How can James Cameron's special effects company be bankrupt if all his movies make so much money? How will the bankruptcy affect the Avatar series?
—Queen of Queens, via Facebook
Indeed, how could a company not only cofounded by the King of the World, but also the great minds behind the overhyped Tupac Shakur "hologram," possibly lose money? Well, um, the way any other company does: Digital Domain reportedly filed for Chapter 11 protection with only $50,000 in the bank...despite the fact that Cameron alone is worth hundreds of millions of dollars.
So, you ask, how can this happen? And can these folks continue to give us a planet's worth of blue, penis-tailed creatures for years to come?
First of all, know this: Bankruptcy has affected plenty of Hollywood businesses, regardless of how rich their founders were. (And I mean were: Digital Domain is now a public company, and these days, Cameron is nowhere near one of the company's biggest shareholders.) Most often, in the end, not much changes. MGM's bankruptcy was blamed as one of the reasons it took so long to settle on a director for The Hobbit, the first part of which is nonetheless debuting in December.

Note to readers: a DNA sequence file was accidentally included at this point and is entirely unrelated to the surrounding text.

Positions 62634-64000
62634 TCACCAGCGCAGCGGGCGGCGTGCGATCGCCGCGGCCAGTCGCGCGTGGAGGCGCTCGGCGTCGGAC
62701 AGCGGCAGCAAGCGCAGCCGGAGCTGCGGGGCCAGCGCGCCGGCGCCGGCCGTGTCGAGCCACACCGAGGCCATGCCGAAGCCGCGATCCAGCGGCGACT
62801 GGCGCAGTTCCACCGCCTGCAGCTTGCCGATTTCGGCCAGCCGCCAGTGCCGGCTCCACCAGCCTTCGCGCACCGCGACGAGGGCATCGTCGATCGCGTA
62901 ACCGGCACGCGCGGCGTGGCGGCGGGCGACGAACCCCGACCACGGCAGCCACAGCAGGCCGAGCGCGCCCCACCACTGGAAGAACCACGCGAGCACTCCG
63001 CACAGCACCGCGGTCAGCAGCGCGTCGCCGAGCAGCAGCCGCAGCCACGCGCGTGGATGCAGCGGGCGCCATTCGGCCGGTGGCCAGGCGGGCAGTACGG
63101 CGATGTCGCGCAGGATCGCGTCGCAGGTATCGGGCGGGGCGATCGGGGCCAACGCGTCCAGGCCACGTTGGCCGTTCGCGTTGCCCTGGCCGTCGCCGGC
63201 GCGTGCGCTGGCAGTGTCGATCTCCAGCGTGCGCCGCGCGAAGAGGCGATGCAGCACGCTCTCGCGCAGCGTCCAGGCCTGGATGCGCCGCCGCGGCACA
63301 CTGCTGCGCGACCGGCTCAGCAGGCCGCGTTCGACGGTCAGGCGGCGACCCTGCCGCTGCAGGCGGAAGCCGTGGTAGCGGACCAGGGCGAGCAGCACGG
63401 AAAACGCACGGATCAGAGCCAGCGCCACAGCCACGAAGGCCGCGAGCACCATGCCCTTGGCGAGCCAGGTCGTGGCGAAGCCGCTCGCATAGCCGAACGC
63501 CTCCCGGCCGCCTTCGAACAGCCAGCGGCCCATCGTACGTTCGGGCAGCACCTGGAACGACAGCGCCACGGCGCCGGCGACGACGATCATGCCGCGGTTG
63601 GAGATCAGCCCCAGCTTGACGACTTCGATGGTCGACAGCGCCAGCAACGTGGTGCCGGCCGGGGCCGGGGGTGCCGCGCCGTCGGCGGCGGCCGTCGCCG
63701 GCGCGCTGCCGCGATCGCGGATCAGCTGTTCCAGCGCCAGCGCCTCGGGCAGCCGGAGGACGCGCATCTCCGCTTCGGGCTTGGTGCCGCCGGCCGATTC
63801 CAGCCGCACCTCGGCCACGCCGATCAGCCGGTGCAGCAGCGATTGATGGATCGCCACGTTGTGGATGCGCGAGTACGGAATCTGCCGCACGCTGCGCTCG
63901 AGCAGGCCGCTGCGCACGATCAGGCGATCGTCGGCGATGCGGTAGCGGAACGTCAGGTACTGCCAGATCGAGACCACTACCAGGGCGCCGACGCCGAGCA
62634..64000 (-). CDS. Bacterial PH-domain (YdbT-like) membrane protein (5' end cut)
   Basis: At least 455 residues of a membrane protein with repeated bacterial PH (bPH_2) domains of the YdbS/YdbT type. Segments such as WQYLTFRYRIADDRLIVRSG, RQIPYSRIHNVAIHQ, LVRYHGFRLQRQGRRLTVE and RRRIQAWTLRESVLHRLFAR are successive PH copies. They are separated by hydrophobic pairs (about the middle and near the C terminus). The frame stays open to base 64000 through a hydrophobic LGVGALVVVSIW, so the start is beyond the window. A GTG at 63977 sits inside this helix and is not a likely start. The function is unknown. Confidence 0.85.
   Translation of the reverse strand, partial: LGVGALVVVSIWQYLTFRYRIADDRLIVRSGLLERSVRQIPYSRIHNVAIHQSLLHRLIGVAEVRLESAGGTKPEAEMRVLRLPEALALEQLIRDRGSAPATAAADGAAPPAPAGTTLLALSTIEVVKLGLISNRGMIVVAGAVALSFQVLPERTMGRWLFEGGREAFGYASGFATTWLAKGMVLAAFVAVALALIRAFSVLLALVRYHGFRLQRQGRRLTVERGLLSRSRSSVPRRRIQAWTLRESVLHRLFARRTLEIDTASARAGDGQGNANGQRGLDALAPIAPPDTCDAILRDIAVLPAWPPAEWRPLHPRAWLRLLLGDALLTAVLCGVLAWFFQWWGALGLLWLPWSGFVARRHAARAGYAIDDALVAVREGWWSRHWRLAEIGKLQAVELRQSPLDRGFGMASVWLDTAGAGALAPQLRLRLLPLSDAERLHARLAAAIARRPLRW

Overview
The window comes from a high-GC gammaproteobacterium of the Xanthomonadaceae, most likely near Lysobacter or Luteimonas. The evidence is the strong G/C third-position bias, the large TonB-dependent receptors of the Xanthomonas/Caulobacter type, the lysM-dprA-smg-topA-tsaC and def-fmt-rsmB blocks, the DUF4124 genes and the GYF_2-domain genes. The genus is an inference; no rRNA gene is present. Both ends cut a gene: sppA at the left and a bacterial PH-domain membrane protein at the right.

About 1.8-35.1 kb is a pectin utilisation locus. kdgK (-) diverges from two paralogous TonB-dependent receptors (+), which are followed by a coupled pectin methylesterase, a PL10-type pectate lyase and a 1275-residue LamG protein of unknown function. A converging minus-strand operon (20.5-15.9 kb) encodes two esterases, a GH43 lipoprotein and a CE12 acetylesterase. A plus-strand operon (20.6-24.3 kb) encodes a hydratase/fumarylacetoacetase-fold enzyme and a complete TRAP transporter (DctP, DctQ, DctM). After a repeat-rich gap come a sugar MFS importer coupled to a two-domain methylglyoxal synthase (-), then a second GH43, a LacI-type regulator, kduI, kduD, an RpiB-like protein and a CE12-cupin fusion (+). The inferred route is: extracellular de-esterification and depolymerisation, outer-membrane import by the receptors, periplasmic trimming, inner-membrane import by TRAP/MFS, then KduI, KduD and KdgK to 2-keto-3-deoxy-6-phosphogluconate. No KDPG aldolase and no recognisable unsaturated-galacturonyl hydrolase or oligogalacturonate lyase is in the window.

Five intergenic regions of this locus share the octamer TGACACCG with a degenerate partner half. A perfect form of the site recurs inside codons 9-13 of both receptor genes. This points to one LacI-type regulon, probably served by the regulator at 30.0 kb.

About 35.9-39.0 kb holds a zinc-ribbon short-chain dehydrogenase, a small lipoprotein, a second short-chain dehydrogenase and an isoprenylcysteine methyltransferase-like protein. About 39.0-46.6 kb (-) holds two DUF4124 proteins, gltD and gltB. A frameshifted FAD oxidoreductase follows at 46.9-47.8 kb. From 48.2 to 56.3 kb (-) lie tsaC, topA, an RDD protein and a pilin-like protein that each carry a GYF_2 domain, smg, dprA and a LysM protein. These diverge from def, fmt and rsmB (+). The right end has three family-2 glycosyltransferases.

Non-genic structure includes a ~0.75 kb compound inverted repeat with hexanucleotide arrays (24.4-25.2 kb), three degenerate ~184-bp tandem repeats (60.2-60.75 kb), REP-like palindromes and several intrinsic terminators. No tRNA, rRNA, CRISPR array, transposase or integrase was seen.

As for Digital Domain's slate, some productions have already been affected. Its animated feature The Legend of Tembo, has been left in limbo. But the company's other operations, hard at work on stuff like the big-screen adaptation of Ender's Game and the latest installment of the G.I. Joe franchise, are, the company has said, still up and running. (Look for Ender's Game to debut on time late next year.)
"They're going to continue to function," predicts Kevin Toole, a senior associate with in the bankruptcy division at the law firm Thaler Gertler, which is not involved in the company.
He notes that Digital Domain has some friends in high places—companies that are supporting the special effects house until it can sell itself off.
"The funding has to be approved by the bankruptcy court, but its pretty normal for this kind of funding to happen."
You also asked about Avatar. You should also know that Digital Domain, while responsible for the SFX in franchises like Pirates of the Caribbean and Transformers, is not credited as being the main force behind Avatar's look. Weirdly enough, that honor largely belongs to a company called Prime Focus, which—see if you can keep up—is reportedly thinking about putting in a bid to buy the troubled Digital Domain. (Digital Domain already has other suitors in the mix.)
By the time Avatar 2 and 3 come out—and they're gonna come out—we just might have one big special-effects juggernaut handling the visuals.